SAFE PACKING WHEN YOU MOVE
WAYS TO DISPLAY ART
START AN AFFORDABLE ART COLLECTION
HOW TO CREATE A WALL GALLERY AT YOUR HOME & OFFICE
TEXT SOURCE: THE BRITISH ASSOCIATION OF PAINTINGS CONSERVATORS-RESTORERS
CARE FOR YOUR PAINTINGS
Paintings are susceptible to damage if handled, stored or displayed incorrectly. In an ideal museum setting, paintings are displayed and stored in stable environmental conditions. The lighting, temperature and relative humidity is tightly controlled and maintained at levels thought to be best for the long-term preservation of paintings. Although such control over the environment is not always possible in domestic or private settings, by following a few key guidelines and taking simple precautions you can help preservation of your collection for the future. The information below offers a general guideline.
Display and Storage
When considering the best place to display/store paintings the following should be taken into account:
Framing and Backboards
Framing a painting can provide both a decorative and a protective function. Make sure that the painting is secure in its frame (seek advice from a conservation professional if you are unsure about this), and that hanging fixtures are sufficiently robust to hold the weight of the painting and are firmly attached. All hanging fixtures should be checked periodically to ensure that they are still sound. The frame rebate should be lined so that it is smooth or cushioned and cannot damage the paint surface at the edges of the painting. There should be some space between the painting and the wall for air to circulate as stagnant air can lead to mould growth. Attaching 10 mm squares of Plastazote, cork, or smoothed wood to the back of the bottom of the frame is a simple and inexpensive way of improving airflow. Fitting a backboard can also be considered to protect the reverse of the painting from punctures, knocks and deposition of dirt. A backboard also reduces the vibration of paintings on canvas supports and can help reduce the formation of cracks over time.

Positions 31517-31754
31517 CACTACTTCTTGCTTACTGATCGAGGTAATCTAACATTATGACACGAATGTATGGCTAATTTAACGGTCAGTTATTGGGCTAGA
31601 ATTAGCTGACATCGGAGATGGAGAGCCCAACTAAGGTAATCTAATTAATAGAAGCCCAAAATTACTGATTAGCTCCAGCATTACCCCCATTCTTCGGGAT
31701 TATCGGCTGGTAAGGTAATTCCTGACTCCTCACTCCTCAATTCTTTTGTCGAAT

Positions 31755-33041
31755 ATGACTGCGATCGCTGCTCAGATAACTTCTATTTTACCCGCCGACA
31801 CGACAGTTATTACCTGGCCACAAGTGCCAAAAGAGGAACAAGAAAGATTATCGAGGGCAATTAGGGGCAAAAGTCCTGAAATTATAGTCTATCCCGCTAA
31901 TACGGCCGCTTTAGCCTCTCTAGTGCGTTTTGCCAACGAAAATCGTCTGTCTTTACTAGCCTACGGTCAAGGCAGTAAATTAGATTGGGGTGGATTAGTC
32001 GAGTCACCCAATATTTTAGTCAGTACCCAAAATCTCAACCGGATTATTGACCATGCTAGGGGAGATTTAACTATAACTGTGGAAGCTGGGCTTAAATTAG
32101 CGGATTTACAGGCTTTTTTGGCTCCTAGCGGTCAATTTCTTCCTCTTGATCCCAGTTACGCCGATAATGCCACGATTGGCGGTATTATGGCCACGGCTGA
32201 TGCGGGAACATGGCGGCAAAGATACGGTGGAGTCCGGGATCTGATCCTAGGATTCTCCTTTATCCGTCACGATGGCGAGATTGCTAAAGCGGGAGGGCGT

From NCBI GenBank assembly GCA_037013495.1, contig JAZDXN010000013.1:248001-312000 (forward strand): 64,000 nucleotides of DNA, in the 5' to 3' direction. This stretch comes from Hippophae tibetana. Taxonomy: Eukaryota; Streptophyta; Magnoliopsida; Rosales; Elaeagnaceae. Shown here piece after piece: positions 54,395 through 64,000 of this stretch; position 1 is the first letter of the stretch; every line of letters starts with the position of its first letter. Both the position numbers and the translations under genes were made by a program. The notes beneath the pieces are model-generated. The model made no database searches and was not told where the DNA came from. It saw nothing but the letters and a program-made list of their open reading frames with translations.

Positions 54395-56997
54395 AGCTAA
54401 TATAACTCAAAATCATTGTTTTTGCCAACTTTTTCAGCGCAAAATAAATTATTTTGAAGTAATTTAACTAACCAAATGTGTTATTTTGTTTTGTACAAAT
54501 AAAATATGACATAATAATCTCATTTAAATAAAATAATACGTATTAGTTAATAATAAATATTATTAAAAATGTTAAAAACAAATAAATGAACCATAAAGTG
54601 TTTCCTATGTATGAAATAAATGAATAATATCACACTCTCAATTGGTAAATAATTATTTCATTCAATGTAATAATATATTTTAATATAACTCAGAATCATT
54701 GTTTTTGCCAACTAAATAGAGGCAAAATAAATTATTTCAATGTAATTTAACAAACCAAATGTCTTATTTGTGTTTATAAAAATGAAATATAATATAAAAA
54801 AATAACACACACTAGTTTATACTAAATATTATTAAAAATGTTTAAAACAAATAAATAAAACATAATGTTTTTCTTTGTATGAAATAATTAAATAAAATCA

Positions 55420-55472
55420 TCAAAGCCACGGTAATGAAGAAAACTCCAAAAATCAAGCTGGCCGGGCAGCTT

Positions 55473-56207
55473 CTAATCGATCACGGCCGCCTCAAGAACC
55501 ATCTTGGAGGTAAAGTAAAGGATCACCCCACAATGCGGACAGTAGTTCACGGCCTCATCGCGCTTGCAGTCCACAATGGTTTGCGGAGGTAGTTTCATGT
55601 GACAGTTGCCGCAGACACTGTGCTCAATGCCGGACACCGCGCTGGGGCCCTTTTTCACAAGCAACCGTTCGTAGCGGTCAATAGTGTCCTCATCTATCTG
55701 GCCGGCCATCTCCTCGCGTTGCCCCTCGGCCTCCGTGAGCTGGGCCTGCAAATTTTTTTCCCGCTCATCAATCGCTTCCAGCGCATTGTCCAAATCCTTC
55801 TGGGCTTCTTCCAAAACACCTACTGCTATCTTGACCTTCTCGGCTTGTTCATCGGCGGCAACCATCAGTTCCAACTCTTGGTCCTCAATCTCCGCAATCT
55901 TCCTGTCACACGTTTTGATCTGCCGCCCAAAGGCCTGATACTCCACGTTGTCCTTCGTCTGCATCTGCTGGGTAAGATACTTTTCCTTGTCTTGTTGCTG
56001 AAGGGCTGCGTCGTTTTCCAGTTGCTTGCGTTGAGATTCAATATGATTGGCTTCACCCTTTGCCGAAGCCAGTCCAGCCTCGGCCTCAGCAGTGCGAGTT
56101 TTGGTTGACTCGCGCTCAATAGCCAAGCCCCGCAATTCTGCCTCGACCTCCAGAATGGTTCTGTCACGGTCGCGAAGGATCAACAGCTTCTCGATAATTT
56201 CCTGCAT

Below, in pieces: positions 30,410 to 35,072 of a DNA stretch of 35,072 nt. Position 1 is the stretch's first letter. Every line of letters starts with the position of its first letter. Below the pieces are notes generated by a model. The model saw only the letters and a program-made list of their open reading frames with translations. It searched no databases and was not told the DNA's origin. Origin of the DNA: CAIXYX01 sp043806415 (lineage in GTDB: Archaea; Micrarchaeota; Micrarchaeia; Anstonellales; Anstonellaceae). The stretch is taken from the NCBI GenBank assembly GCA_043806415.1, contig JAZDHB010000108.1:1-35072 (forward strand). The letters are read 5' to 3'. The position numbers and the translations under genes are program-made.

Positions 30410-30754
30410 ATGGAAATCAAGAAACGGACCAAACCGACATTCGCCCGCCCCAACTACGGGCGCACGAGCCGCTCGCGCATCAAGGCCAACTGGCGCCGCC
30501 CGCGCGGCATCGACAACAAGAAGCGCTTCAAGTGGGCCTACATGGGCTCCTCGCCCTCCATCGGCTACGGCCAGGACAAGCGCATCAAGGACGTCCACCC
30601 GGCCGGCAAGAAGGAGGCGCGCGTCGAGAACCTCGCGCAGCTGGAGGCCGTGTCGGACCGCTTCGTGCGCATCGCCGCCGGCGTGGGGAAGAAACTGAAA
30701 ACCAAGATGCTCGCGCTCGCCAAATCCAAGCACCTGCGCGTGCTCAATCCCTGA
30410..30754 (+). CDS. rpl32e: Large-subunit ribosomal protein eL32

Wrapping, Transport and Handling
The best way to protect your painting when it is moved will vary greatly depending on the materials from which it is made, where it is going, how it will get there and who will be handling it. Before making a decision about wrapping, storing or transporting your painting it is recommended that you seek professional advice. Poor practice, or the wrong choice of wrapping materials, may actively damage the painting. We would strongly advise consulting a conservator if the surface is soft, sticky, flaking, infested with insects or mould, or includes loose or sculptural components. Modern, contemporary and acrylic paintings are often particularly vulnerable surfaces and may be permanently damaged by contact with materials such as bubble wrap.
Paintings are often at high risk when being moved. Their surfaces are susceptible to scratches, scuffs, handling marks, tears and cracks. If a conservator or professional art handler is not able to move the painting, to reduce the risk of damage one can: